The Origin of Water Kefir


You may be familiar with the origins of milk kefir, but what about water kefir? Where did that originate and how does it differ from milk kefir? Although both products are made from “grains” these are not actual grains, but rather clusters of bacteria and yeast living in a symbiotic relationship and held together by a polysaccharide (dextran) produced by Lactobacillus brevis. These clusters of bacteria, yeast, and polysaccharide look like little crystals, or “grains” of jelly. The bacteria and yeasts in the grains utilize sugar to produce lactic acid, ethanol (a small amount), and carbon dioxide.

Water kefir grains are known by a variety of names, but most commonly are called tibicos, Japanese water crystals, and California bees. You might also see them referred to as Australian Bees, African Bees, Ginger Bees, Ginger Beer Plant, Sea Rice, or Aqua Gems, to name a few. Different countries call them by different names. In Germany they may be called Piltz; in Italy; Kefir di Frutta; and in France, Graines Vivantes. In Mexico, tibicos (or tibi) is used to make a fermented beverage called Tepache, made from pineapple, brown sugar, and cinnamon.

Because of the highly active nature of the bacteria and yeasts, there are many variations of the exact culture that produces the fizzy water kefir drink.

It is not completely clear where or when water kefir grains originated, but speculation points toward Mexico as the most likely place of origin. According to some research, the tibicos culture forms on the pads of the Opuntia cactus from Mexico as hard granules that can be reconstituted in a sugar-water solution as propagating tibicos. There is documentation from the late 1800s of water kefir grains being used in fermented drink made from the sweetened juice of the prickly pear cactus in Mexico.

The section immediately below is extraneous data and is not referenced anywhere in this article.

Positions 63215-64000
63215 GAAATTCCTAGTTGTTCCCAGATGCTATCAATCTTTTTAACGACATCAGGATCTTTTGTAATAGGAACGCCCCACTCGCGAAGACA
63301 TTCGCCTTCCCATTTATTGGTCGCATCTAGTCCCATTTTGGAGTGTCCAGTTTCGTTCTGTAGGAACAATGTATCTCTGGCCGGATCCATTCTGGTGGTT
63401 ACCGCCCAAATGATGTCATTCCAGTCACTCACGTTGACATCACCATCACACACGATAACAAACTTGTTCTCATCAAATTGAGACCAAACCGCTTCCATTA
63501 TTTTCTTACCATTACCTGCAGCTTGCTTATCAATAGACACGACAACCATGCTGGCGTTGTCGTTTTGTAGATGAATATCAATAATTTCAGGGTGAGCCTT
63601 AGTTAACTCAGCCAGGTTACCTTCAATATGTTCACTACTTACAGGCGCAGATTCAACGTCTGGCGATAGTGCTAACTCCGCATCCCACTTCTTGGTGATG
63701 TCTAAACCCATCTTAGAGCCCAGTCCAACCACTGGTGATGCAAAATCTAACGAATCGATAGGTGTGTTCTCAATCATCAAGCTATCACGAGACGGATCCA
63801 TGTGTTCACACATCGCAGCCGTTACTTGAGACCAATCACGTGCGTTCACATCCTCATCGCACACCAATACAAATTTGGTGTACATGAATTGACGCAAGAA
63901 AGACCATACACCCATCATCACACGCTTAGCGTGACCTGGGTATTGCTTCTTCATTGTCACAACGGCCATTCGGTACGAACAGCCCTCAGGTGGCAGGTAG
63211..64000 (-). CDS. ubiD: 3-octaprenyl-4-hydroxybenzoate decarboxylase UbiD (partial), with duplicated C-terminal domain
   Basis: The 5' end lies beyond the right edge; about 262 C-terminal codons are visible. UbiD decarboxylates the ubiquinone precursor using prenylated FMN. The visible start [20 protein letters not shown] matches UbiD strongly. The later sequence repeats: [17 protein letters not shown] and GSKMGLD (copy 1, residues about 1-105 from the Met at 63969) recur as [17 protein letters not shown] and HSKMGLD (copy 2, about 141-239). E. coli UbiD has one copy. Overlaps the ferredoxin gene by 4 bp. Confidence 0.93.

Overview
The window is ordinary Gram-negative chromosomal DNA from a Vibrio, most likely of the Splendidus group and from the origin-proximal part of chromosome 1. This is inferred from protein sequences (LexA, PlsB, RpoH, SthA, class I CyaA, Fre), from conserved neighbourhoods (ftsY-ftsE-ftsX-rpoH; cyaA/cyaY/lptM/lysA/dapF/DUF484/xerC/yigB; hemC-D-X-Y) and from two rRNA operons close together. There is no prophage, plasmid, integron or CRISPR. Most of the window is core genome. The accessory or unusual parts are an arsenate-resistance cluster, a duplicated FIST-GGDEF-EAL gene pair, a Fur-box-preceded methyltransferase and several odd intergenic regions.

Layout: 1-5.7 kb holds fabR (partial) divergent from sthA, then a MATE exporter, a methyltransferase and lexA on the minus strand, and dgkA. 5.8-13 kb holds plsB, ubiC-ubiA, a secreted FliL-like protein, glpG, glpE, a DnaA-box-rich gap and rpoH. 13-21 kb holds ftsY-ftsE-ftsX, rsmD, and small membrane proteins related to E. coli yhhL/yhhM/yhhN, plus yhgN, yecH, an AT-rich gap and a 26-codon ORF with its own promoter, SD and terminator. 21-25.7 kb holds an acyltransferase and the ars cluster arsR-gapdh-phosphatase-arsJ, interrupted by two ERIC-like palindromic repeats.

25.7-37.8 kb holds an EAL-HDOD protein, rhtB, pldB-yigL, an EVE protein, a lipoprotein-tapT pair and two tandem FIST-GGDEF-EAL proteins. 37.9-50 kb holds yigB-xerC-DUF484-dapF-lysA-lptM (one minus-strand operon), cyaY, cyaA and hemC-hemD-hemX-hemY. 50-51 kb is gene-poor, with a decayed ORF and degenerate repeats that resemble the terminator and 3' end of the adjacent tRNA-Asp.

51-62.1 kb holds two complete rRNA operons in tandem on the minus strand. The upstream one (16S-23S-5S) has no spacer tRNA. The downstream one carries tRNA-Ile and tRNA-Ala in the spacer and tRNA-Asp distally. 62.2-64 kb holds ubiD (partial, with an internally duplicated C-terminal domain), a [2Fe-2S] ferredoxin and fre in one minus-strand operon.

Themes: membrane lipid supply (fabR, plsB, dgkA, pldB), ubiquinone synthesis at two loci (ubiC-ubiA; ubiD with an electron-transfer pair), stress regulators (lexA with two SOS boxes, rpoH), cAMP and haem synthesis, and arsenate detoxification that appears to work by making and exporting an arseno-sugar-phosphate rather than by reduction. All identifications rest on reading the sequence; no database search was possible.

There are, however, stories that place their origin, or at least their use, in Tibet, the Caucasus Mountains, and the southern peninsula of the Ukraine. Pinpointing a place of origin is made even more difficult because water kefir cultures can be found throughout the world and no two cultures are exactly the same. Lack of recorded history also makes it difficult to place an origin date, but it seems likely these grains have been used for many centuries.

Regardless of what name is given to water kefir grains, or the exact makeup of the culture, the technique for using them is basically the same throughout the world. The grains are added to a sugary liquid and the mixture is allowed to ferment at room temperature for 24 to 48 hours. The sugary liquid can be sugar water, fruit juice, or coconut water. Fresh or unsulphured dried fruit can be added to flavor the water kefir, generally after the initial 24- to 48-hour fermentation time and after the grains have been removed from the liquid. By bottling the fermented water kefir in a bottle with a tight lid, carbon dioxide will be contained, producing a nice effervescence or soda pop-like quality. Be sure to store this drink in the refrigerator to slow or halt the fermentation process and reduce the possibility of bottles exploding from too much pressure.

With a little care and precaution, water kefir grains can be maintained indefinitely. Often, the grains will multiply in number, but not always. Chlorine in tap water can damage the grains, as can preservatives added to dried fruit or sprayed on conventional produce. Kefir grains need minerals and unrefined whole cane sugar supplies a good amount of minerals. Refined sugar may be used, but distilled water is not advised unless you add liquid mineral drops.

If you cannot tolerate dairy, or if you are just looking for an alternative to commercial sodas, water kefir beverages can be a fun, easy, and tasty way to quench your thirst while adding more probiotics to your diet.

Prickly Pear Cactus

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